Why learn Linux.

Ermin Kreponic
A free video tutorial from Ermin Kreponic
IT Expert
4.2 instructor rating • 17 courses • 787,076 students

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Ermin Kreponic's Course for CentOS and Red Hat Linux - RHCSA

Learn the basics of CentOS and Red Hat Linux! Prepare and pass the Red Hat certified system administrator (RHCSA) exam!

16:42:37 of on-demand video • Updated April 2016

  • Learn the basics of CentOS and Red Hat Linux fast!
  • Get questions answered about CentOS, Red Hat Linux, and the RHCSA.
  • Find work on Upwork and other freelancing websites at $15 to $35+ per hour using the skills you learn in this course!
  • Pass the RedHat Certified System Administrator (RHCSA) exam.
  • Understand the basic functions of the Red Hat Linux operating system.
  • Create a Red Hat virtual machine on a Windows computer.
  • Dual boot Red Hat and another operating system.
  • Feel comfortable in the Linux graphical user interface (GUI) .
  • Know how to use the Yum packet manager and the Rpm package manager.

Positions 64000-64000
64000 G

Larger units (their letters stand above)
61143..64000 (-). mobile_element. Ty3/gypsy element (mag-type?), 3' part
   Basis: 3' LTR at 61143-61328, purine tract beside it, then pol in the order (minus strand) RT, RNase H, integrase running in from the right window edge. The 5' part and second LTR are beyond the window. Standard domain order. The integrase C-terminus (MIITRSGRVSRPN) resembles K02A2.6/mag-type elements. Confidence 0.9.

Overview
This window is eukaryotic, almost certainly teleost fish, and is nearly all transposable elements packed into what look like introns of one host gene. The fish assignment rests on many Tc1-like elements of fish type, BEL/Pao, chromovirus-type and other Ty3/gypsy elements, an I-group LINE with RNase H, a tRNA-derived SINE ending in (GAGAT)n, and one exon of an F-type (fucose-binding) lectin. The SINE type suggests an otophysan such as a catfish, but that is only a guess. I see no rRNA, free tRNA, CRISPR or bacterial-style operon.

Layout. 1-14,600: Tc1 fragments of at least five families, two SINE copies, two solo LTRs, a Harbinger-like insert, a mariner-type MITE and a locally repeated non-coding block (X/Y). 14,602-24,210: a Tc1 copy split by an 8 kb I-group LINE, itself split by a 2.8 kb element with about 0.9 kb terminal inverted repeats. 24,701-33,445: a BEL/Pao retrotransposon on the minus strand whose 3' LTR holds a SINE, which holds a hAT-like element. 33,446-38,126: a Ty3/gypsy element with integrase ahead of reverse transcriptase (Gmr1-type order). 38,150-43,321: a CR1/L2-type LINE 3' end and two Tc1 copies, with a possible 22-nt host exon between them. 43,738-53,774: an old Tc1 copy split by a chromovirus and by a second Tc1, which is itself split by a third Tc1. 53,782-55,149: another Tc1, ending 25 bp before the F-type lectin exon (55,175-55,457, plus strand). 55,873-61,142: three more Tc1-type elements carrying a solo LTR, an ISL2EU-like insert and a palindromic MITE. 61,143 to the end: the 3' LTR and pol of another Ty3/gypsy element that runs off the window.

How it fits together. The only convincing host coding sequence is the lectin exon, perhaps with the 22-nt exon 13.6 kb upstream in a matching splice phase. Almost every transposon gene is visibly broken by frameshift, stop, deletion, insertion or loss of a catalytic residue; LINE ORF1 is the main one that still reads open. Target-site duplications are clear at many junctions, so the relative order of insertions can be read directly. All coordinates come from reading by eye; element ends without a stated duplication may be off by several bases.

English Hello everybody. Today I wanted to create an addition to the introduction and I do believe that this will be a great use to you even though there is nothing technical in this tutorial, there is a bit of a motivation embedded into it. Basically here I wanted to deal with a subject "Why should anybody learn how to use Linux?" or "Why should anybody learn how to use RedHat or get their certification or anything of a kind?" Well, here is why. You might think, you might have this idea that most of the world runs either on Windows or on Mac, but that is simply not the case. If you just take a look at Google, at Facebook, at Twitter, at Ebay, at Paypal, all these servers, all these companies they pretty much completely run on Linux. I'm not sure about Ebay but like 99% sure that runs on Linux as well. All of these companies, they are the biggest companies, one of the biggest companies on the planet and they all run on Linux. All of their machines are running Linux, all their servers are running Linux, and if you want to get a job in any of those companies as a technical person or anything of a kind you will need to know a lot a great deal about Linux. Because pretty much the entire Google development platform is actually on Linux machines. All of it. Even though the employees can put their own computers into the company that can have any operating system installed on them, the main OS which they use is a platform for development is actually Linux. They use a version of Ubuntu that they've adapted to their own needs. Anyway, as I said if you look at Facebook as well, all of their servers from beginning till this day on today, they run on Linux. But okay, that might not still be enough for you. You might still think "Oh, well. There is bound to be something else, there's bound to be a something more other than those few companies. Well, let me tell you something. All of your Android phones that you have, that you carry in your pockets or that you see on TV or whatever, they all run on Linux as well. Your smart TV is run on Linux. I don't know what else do you need basically. Even though the desktop computers till this day on today, most of the desktop computers do run on Windows, and the marketshare is pretty low there for Linux, that is nothing. Just imagine all the Android phones, they run on Linux, all the major companies run on Linux pretty much not all but certainly a very large portion of servers like 90% of them in the world run on Linux-based systems. Your routers, pretty much all routers they run on Linux as well. Be it your home router or your Cisco router or they don't necessarily need to run on Linux but they run on a derivative of Linux. Cisco routers, Juniper routers, the commands on the Juniper router pretty much the same as within a Linux terminal. The environment is very similar, that's fantastic for me and for a lot of people out there. Even the desktop is slowly being taken over by Linux more so in the recent years than in the past. Why so? Well, first of all, it's completely free. Most of it anyways. In certain cases only if you want support you pay. Only if you want professional support or something then you pay for that support. You subscribe or something of a kind. But the operating system in and off itself is free, you just go on to the net, download it and run it. That's one of the reasons. Second reason is, although this might not be the case to greatest of extents with Windows 8.1, Linux is generally far more secure than any Windows or Mac based operating system. Why? Well, one of the main reasons I suppose is the fact that it is less used for desktops, so therefore there's less interest to develop viruses and something of a kind. However that is not the only case for it, okay, yeah true. There are pretty much no viruses out there for a Linux-based operating system. There are few antivirus systems for it, but they're generally not used. Primarily because the system itself is very secure. So even if you could download a virus as a regular user from the net or something of a kind to install anything you require route privilege, so even though it's sitting there in your computer, it won't be able to do anything. Security is a major part of Linux, you won't have any problems with viruses, your system will be very secure provided of course that you at least configured properly to a good extent. However, desktop users, people who uses a browser mainly nothing else pretty much, actually Linux would be prefect for them. But they tend to use Windows primarily because they are used to it. In Linux you never have to see the terminal if you do not want to. I use a terminal, people in the business use the terminals always, even desktop users use the terminals primarily because you can get things done a lot faster and the true power rests there in the blessed terminal. However, if you don't want to as a desktop user you will never have to use it. It will not be a requirement. But I just wanted to make this a very brief video just to show everybody and explain that most of the world out there, most of the appliances, most of the devices out there in the world, network devices, computers, servers etc., super computers are run on Linux. Pretty much all the super computers are run on Linux-based operating systems or on the Linux that we know and use in our daily lives today. As I have mentioned previously, Windows and Mac do cost money to buy, while you can do pretty much everything and more with Linux-based operating systems without a paying a cent. I mean completely free. Although you will encounter some problems inevitably with applications. For example Adobe Suit, Adobe Photoshop or something of a kind will generally not work on Linux, even with compatibility layer Wine you're going to have problems and it's not going to work there. So in the application section for desktop it's still lacking a little bit. Also in sense of gamers, Linux is definitely not for gamers. I mean if you are an average gamer who doesn't actually require super performance, to set everything to Mac sound settings and graphics and stuff like that, you'll able to run most of the games without any problems on medium settings, something like that. With a compatibility layer you won't need to download anything specific for Linux, you can just download a Windows game and run it on Linux with Wine without bigger problems. Most of the things will run, sometimes you will encounter some problems but most of the time, it will run. So those are the two problems that Linux encounters, but I just wanted to show this picture to you as I have overly stated that most of the world, most of the businesses, most of the places where you can get a job or you can work, they actually run on Linux-based operating systems. Banks especially. Maybe not the banks' computers like the one that you see when you walk to the reception. But the infrastructure of the bank, their servers and the stock market especially. So the stock market in New York, pretty much all of the servers are on a Linux system. That is what I want to show you, that most of the world runs on Linux, that is where you can find jobs. I'm not saying you cannot find jobs with Microsoft or with Windows or something of a kind, but you are far more likely to find something with Linux. Even though it's free operating system, because companies do use, they do need people actually to operate it and to do stuff with it. If you possess that knowledge you definitely have a better opportunity, a better chance out there to be employed, to find work and make an income. Aside from that Linux is highly customizable. There is pretty much nothing that you cannot do, primarily because it's open source and you get a variety of desktop versions for it. So, let's say you want to download Fedora which is an open source RedHat free distribution for desktop users. Basically you can get a Gnome desktop, LXD desktop, you can get a KDE desktop, we will get into all of this once we get to the GUI part and all of that. But what I wanted to say is when you're using Windows or Mac, you're pretty much stuck with one desktop without extensive customization. Well in the other hand with Linux, you can just download the spin that you want. So if you want a KDE spin Fedora, you just download that one. If you want Gnome spin Fedora, you just download that one, and you get a completely different desktop. They differ to a very very large extent, the user interfaces are completely different but the terminals are always the same. The terminal commands are always the same, that is why when you're doing something via the terminal, it is a universal way of doing things. It does not vary from one distribution to another to a significant extent. It's pretty much the same everywhere. In any case if you still have some doubts, feel free to post them in the discussion section. But there is one more thing that I wanted to address in this tutorial. That is the format for your questions in the discussion section. Now, it would be good if you encounter any errors or any problems during this course, while you follow it, and you're bound to encounter some problems, that's normal. It happens to everybody. You're unable to do something, you've installed it in one system, the triverse or not, or you don't have the drivers for that. Some problems, doesn't matter what it is, if you're posting it in the discussion just say from which lecture it is, copy the error message, post it there, and then explain your problem. Also explain what you have tried to do and procedure that you have used in order to actually attempt to do that. I don't say this to make my job easier, I just say this to, even though I check the discussions on Udemy on daily basis and I try to answer everybody as fast as I possibly can, usually everybody gets a response within 12 hours or less. But you know when I don't have all the information, I basically have to write an answer "Could you please provide an error message or something like that?" and then that adds a lot more time and you need to read it and you need to find your message again, then you need to post it and you need to wait for me to check it out again. Basically you can save yourselves a lot of time by just posting the other message, by listing the procedure that you have done, and perhaps explaining the setup, but most importantly of all specifying which lecture were you following and where did you have, encounter the problems. So if you just post these things I will be able to help you a lot better in a far shorter time frame so to say. Anyway, also in the discussions feel free to ask me about anything related to Linux, there's nothing that is outside of the scope. You can ask pretty much anything, I will be more than happy to pretty much provide any information that I can on pretty much any subject that is related to Linux either directly or indirectly. In any case that would be all for now. In the next tutorial we will get into the stuff, we will actually start doing things, we will get technical, and approach without fear. Don't let that stop you or deter you or something of a kind. If you encounter difficulties in the beginning it's okay, we've all encountered them. It was difficult for pretty much for everybody. If you just stick with it for a little while you will see it gets a lot easier after some period of time. I remember when I started using it for the first 6 months up to a year, I was completely lost, like errors at every corner. But after half a year or something like that using Linux, playing around with it on my own without any courses, I pretty much felt, I started feeling comfortable with it. No problems. You will do this in a far shorter period of time, because I will introduce you to it step by step and you will see, you will become very comfortable with Linux after you have finished this course. Anyway I'll see you in the next tutorial.